We Were Here

It is 2039 and Europe – perhaps even the whole Western World as we know it – lies in ruins following several years of an inter-state conflict which has now evolved into civil war and military rule. Fifteen-year-old Anna lives in a devastated Berlin where water, food and power are only intermittently available; people are living in the ruins of their homes and her parents – starving, freezing and desperate – are retreating into themselves. Self-preservation has become the order of the day and lawlessness prevails. 

Anna yearns for a return to normality and records her thoughts and dreams on a blog which she dangles beneath the noses of the web police. Via her blog she meets Ben, and the two fall in love and end up joining the gangs of feral children eking out an existence underground in the U-Bahn tunnels, eating rats to survive. Ben is not all that he seems, however, and Anna has to work out just who you can trust when everyone is, out of necessity, out for themselves.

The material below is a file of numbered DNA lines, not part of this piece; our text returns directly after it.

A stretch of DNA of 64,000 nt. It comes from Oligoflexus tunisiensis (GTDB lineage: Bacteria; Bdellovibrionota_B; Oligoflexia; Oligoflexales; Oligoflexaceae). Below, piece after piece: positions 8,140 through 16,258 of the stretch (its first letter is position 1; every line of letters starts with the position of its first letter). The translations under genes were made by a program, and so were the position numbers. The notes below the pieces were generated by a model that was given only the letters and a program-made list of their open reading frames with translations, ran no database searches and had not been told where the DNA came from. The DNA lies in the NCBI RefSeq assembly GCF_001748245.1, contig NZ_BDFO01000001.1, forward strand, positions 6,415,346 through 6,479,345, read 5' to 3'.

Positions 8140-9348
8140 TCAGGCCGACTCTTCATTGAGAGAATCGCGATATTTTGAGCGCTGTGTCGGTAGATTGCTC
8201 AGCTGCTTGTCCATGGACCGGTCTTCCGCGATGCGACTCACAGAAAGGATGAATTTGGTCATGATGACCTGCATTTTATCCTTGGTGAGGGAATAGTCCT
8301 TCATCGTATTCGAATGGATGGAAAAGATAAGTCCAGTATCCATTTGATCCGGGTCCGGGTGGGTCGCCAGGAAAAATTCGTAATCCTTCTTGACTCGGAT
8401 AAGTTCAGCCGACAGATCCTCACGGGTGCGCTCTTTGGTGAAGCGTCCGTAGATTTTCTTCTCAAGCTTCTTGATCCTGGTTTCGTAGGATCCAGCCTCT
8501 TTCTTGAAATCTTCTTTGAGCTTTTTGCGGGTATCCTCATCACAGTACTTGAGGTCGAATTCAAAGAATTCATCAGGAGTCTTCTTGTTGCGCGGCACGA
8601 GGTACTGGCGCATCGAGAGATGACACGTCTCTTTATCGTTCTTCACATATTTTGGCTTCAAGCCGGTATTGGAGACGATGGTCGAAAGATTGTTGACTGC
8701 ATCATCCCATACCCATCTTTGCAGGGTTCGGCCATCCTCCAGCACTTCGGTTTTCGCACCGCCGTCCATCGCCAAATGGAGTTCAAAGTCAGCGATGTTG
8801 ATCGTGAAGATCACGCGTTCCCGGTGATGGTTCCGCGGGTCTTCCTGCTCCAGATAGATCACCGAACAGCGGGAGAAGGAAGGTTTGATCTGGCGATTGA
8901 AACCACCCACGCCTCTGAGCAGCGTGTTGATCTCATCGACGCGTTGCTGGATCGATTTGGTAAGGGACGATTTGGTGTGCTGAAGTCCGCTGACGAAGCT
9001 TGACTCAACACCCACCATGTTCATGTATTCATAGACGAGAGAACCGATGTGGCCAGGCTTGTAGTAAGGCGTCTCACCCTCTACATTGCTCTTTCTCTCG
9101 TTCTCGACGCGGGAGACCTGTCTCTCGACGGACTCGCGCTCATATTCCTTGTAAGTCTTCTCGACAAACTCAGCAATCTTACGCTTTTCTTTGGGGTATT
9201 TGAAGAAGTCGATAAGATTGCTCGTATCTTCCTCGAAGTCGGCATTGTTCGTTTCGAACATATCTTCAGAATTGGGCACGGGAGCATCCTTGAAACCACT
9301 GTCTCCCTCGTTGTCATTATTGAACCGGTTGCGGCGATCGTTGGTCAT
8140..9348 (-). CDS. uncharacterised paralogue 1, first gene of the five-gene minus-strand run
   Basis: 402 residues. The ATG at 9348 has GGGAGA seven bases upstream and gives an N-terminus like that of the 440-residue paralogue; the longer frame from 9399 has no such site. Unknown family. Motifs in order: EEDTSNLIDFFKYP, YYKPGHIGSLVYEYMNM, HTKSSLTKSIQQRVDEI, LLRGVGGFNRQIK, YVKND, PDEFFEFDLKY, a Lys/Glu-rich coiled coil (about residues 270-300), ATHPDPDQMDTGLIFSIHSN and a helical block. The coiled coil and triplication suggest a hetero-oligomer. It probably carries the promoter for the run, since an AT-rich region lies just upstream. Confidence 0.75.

We Were Here is a thrilling read in our increasingly volatile and unpredictable world. Teenage readers will readily identify with Rademacher’s strong and believable female protagonist.

Nana Rademacher was born in 1966 and studied social pedagogy in Bielefeld before working for NDR (Norddeutscher Rundfunk) in Hamburg as assistant director and editor. Since 2001 she has been working for the Südwestrundfunk in their audiobook, feuilleton and music departments.She lives as a freelance author in Stuttgart.

Translation rights available from:

Ravensburger Buchverlag
Contact: Florence Roux
Tel: +49 (0) 751 86 1240
Email: florence.roux@ravensburger.de
www.ravensburger.com

Ravensburger Buchverlag was founded in 1883 by Otto Maier and publishes children’s and young adult books for all ages. The blue triangle is a guarantor for products of high quality. Ravensburger publishes storybooks for small children, books for first readers, and children’s nonfiction. They publish around 450 books per year, and more than 1,900 titles are available.

Applications should be made to the Goethe-Institut in your country.

For further information, please see our page on translation funding.